Just when you thought ol’ Leatherface was finally dead, someone’s starting up the chainsaw. A new television and film rights deal is in the works for The Texas Chainsaw Massacre franchise.

Bloody Disgusting reports that the face-sporting-fiends are currently on the hunt for a new home. And that new home might just end up being Legendary Pictures, who’s currently trying to secure a distribution deal with Warner Bros. Yeah. That means Leatherface and Freddy Krueger under one roof.

 

The venerable horror franchise has run into some troubles in recent years. The Texas Chainsaw Massacre (1974) remains an iconic horror film and cemented the legend of late director Tobe Hooper. The Texas Chainsaw Massacre 2 (1986) (also helmed by Hooper) was a solid mix between gory and hilarious.

Other sequels, however, have fared poorly. Leatherface: The Texas Chainsaw Massacre III (1990) and Texas Chainsaw Massacre: The Next Generation (1995) were panned by both critics and fans. The former lacks the hard nose for gore displayed by the previous two; the latter is a shameless remake of the original, although it inexplicably stars Renee Zellweger (Bridget Jones’s Baby) and Matthew McConaughey (The Dark Tower). Another remake (The Texas Chainsaw Massacre (2003)), a prequel (The Texas Chainsaw Massacre: The Beginning (2006)), and an ill-advised entry into the 3-D craze (Texas Chainsaw 3D (2010)) drove the franchise into the ground. Leatherface (2017) attempted to right the ship with another stab at a prequel, with predictably mixed results.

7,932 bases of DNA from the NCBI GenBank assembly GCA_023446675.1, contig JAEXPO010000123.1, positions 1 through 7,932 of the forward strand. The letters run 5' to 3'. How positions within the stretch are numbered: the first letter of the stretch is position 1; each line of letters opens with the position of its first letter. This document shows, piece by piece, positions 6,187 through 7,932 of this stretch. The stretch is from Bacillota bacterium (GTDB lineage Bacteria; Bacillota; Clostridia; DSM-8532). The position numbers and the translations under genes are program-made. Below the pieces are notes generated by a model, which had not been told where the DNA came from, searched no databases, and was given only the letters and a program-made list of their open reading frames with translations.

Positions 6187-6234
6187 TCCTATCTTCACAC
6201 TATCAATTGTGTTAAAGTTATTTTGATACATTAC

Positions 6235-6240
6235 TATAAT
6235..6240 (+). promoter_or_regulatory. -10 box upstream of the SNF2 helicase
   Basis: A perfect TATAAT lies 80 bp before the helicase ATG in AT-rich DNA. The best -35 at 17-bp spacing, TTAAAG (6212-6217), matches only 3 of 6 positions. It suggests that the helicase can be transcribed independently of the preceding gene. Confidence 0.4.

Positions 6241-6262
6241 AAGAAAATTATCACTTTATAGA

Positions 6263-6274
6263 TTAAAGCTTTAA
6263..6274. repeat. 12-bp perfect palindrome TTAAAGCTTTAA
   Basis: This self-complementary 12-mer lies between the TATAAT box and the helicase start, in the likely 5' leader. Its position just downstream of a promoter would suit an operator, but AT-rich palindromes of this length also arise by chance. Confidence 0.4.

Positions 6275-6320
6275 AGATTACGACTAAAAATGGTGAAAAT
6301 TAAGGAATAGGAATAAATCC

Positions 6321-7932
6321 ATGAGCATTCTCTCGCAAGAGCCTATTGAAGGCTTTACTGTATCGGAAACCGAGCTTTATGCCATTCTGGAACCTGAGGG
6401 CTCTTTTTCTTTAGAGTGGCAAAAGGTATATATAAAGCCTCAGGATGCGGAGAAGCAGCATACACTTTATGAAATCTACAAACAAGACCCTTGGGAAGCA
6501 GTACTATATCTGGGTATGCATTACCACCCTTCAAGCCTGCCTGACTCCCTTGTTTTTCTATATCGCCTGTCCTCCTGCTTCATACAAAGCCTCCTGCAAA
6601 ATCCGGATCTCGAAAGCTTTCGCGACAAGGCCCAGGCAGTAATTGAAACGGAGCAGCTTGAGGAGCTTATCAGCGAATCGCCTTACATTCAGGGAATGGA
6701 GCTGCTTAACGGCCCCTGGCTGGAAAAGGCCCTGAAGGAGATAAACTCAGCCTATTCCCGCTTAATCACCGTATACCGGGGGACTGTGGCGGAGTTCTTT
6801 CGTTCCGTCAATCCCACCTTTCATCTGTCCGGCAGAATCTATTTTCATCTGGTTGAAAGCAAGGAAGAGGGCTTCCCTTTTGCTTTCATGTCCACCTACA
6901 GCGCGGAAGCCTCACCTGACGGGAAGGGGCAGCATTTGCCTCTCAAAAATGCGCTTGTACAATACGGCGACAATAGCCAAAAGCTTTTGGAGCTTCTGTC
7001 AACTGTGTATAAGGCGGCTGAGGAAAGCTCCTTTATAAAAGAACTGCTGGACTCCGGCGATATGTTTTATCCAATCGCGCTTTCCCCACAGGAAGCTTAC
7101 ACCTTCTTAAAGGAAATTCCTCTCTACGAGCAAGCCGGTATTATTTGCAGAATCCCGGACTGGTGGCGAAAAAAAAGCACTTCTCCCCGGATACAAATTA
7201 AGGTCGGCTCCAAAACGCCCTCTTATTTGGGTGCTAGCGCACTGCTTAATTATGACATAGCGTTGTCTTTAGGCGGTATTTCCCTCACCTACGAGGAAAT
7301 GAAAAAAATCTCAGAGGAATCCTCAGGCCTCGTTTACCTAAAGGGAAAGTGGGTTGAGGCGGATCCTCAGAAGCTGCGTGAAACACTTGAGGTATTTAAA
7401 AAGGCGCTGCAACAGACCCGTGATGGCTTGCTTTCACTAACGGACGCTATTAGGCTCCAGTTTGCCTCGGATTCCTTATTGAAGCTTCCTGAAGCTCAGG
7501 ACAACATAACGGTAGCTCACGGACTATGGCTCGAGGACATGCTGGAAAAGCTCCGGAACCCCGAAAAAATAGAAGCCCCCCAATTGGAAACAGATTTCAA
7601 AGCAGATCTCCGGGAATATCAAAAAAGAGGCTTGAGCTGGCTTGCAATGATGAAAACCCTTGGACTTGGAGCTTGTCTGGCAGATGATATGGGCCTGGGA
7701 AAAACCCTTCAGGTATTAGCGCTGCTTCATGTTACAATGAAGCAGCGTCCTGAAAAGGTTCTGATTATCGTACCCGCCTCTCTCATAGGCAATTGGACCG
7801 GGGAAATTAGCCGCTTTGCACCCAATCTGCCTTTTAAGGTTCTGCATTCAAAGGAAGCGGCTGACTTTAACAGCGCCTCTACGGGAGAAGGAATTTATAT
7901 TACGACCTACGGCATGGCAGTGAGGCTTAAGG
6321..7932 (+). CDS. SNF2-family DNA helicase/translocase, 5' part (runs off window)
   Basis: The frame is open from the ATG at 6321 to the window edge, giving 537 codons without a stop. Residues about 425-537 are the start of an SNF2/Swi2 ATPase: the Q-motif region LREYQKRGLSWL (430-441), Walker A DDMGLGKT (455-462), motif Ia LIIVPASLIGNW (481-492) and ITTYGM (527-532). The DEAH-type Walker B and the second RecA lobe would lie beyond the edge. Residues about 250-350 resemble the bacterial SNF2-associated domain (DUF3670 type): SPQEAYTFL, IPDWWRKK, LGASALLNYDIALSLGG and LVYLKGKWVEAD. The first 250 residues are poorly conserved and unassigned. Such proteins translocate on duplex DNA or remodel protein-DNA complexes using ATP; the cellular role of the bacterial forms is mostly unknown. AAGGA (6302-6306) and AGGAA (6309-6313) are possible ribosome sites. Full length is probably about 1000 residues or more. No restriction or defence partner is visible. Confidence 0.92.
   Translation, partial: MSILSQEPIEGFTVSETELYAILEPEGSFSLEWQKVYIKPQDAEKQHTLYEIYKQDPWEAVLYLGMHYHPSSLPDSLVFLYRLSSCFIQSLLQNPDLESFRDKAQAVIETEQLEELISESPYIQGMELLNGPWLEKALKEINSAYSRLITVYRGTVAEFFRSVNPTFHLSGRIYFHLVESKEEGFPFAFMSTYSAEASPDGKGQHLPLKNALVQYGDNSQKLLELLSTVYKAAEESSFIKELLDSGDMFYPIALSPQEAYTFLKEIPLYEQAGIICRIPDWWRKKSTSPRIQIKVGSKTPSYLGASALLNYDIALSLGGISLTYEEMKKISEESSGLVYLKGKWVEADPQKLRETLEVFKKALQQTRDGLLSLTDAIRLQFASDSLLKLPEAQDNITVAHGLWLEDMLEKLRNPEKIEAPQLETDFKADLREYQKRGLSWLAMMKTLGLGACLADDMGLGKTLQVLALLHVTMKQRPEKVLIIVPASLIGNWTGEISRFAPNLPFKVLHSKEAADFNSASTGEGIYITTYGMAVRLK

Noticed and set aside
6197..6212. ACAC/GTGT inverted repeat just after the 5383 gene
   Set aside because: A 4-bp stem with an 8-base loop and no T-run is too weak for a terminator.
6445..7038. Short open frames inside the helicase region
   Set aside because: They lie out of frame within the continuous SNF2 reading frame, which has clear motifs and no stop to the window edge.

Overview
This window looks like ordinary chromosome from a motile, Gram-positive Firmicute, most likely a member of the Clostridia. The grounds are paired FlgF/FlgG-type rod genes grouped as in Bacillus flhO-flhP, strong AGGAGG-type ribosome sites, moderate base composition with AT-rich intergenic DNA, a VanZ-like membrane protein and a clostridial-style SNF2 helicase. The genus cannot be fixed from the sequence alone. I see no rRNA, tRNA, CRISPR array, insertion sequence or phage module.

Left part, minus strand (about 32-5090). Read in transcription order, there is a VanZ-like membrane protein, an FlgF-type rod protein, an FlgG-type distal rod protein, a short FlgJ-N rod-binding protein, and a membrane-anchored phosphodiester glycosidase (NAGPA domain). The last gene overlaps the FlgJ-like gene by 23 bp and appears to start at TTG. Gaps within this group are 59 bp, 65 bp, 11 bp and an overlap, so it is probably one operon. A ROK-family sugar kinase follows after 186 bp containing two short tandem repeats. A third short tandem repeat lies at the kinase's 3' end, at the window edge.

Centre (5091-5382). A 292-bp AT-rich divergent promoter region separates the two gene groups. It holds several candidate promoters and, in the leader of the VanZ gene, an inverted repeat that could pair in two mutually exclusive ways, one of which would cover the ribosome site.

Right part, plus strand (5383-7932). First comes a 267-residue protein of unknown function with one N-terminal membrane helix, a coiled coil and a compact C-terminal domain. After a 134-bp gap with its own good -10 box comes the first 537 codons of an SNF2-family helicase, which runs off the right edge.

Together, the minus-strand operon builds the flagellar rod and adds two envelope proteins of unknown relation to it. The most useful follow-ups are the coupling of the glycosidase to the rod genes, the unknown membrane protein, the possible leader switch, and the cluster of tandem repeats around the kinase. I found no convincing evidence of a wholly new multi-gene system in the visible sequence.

Tobe Hooper is, naturally, the key ingredient in separating an okay Texas Chainsaw Massacre from a great one. Unless someone perfects the art of necromancy, however, he won’t be directing another one. This isn’t stopping Legendary Entertainment from trying. The behemoth production company is the guiding financial force behind a number of massive films, including The Dark Knight (2008)Watchmen (2009)Interstellar (2014)Jurassic World (2015)Kong: Skull Island (2017), and Spike Lee’s BlacKkKlansman (2018). The entertainment juggernaut is currently said to be “in the mix” to develop both a television series and more films for the franchise.

The production values and film quality on display with Legendary’s other productions are quite high. Given this, there’s a non-zero chance that the next entry in the blood-soaked adventures of Leatherface might actually be good. It’s a good sign that at least the visual aspect of the films (the gore) will be top-notch. If they can manage to strike the right balance between all-out-gore and black comedy, as Hooper managed in 1986, then it’ll prove that there’s still life in that blood-splattered chainsaw.

 

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